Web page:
2012 Y:1 Seminars

American Economies in the 19th Century: assigning value to people and goods

Prof. Lynn Rainville

How do we assign “value” to ideas and commodities? How did politicians justify killing Native Americans in order to achieve American “manifest destiny” in the west? Why was higher education for women and African Americans devalued? What value did slave holders put on enslaved individuals? This class will analyze the anthropological foundation of Weatherford’s thesis and then investigate how 19th-century Americans calculated the value of the people and products that they exchanged. Our research will include a study of the enslaved community that lived on the Sweet Briar Plantation.

This seminar earns General Education credits for III.O and V.5.


 Boom, Panic, Crash, Bust: A History of Financial Crises from the Tulipmania to the Euro Meltdown

Prof. Steve Bragaw

In this course we will examine the history of money, financial innovation, and folly, focusing on the history of financial crises, concluding with the crash of the U.S. stock market in 2008. Major themes will include the complex interrelationship of governments, debt, and financial markets; the interrelationship of financial and artistic innovation; and the mixed record of governments in both creating as well as preventing financial crises.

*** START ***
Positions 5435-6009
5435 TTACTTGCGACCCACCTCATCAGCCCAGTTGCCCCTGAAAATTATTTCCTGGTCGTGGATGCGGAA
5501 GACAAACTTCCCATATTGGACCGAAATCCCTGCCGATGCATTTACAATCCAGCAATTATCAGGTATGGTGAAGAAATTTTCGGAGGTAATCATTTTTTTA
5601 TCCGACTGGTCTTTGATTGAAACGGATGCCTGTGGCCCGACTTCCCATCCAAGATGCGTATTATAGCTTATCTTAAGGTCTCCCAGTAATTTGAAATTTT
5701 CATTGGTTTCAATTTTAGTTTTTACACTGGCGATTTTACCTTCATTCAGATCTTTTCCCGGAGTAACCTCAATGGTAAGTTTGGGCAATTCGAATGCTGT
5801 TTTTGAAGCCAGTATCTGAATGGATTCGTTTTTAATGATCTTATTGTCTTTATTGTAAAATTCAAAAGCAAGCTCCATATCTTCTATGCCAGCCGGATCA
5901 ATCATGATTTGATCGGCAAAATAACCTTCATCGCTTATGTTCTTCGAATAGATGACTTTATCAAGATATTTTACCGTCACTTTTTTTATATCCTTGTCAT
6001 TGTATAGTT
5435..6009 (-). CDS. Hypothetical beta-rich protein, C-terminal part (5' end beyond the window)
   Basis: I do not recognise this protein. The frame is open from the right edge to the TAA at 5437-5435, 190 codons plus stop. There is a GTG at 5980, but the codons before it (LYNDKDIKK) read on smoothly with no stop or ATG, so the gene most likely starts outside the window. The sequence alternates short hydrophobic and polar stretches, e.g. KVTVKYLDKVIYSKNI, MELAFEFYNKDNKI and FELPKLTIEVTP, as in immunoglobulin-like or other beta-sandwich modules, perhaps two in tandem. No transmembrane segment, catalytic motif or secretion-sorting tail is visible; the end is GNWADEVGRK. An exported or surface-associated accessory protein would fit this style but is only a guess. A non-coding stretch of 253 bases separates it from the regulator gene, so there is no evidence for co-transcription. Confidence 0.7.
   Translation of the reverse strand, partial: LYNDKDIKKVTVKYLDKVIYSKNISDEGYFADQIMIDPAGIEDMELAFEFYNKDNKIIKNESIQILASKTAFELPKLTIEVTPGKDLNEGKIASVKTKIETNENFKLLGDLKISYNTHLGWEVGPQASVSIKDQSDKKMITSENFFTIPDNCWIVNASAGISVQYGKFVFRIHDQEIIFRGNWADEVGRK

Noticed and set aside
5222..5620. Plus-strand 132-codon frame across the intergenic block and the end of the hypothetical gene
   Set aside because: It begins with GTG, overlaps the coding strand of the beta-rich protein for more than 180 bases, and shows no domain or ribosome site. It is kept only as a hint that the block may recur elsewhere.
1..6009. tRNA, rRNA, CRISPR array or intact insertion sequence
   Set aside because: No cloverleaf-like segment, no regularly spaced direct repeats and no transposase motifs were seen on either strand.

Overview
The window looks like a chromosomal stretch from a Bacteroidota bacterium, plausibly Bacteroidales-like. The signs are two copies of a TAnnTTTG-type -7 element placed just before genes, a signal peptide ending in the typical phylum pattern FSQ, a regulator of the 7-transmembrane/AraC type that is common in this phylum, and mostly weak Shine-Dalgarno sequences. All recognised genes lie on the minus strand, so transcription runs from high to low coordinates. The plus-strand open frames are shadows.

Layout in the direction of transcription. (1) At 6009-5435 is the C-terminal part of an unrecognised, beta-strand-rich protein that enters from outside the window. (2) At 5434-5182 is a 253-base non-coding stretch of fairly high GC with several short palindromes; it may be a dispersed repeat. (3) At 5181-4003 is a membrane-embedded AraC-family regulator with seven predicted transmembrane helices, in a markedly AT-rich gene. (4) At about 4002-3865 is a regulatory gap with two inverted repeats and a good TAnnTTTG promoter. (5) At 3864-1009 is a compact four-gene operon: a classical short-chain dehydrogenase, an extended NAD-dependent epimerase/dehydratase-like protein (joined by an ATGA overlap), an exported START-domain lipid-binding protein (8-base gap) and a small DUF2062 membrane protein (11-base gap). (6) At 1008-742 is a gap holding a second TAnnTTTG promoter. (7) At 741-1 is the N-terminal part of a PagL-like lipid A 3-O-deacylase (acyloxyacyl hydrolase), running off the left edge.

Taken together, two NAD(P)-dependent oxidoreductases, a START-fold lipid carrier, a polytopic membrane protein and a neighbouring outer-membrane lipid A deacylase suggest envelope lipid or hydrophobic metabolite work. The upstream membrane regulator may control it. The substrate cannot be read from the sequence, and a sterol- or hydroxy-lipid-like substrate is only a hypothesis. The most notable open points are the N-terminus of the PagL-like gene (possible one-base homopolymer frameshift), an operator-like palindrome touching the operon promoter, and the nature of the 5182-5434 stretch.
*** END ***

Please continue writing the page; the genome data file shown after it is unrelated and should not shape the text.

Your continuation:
This seminar earns General Education credits for III.O and V.7.


 Economic Botany

Prof. Janet Steven

Plants are fundamental to human economies.  The domestication of plants for agriculture and the allure of chocolate, drugs and spices have shaped our currency and our culture. The course will examine the biological aspects of plants that give them properties useful to humans and the complex intersection of plants and money.  We will also explore the use of iPad and photographic technology in studying and documenting the plant communities that grow on campus.

This course earns General Education credit for III.O.



Must the Artist Crusade? The role of the artist and the value of art in American culture

Prof. David Griffith

In this course we will try to square the commonly held notion that art is a valuable cultural asset with the often troubling, countercultural image and lifestyle of the artist.  We will study the changing image and role of the artist in culture over the course of the last 200 years, from the first bohemians Paris, to the Beat Generation in San Francisco, up to the hipsters of the present, as seen on the popular television show Portlandia.  In particular, we will consider the ways in which economic and technological developments have played a role in these changes.

This course earns General Education credit for III.O and V.6.a.



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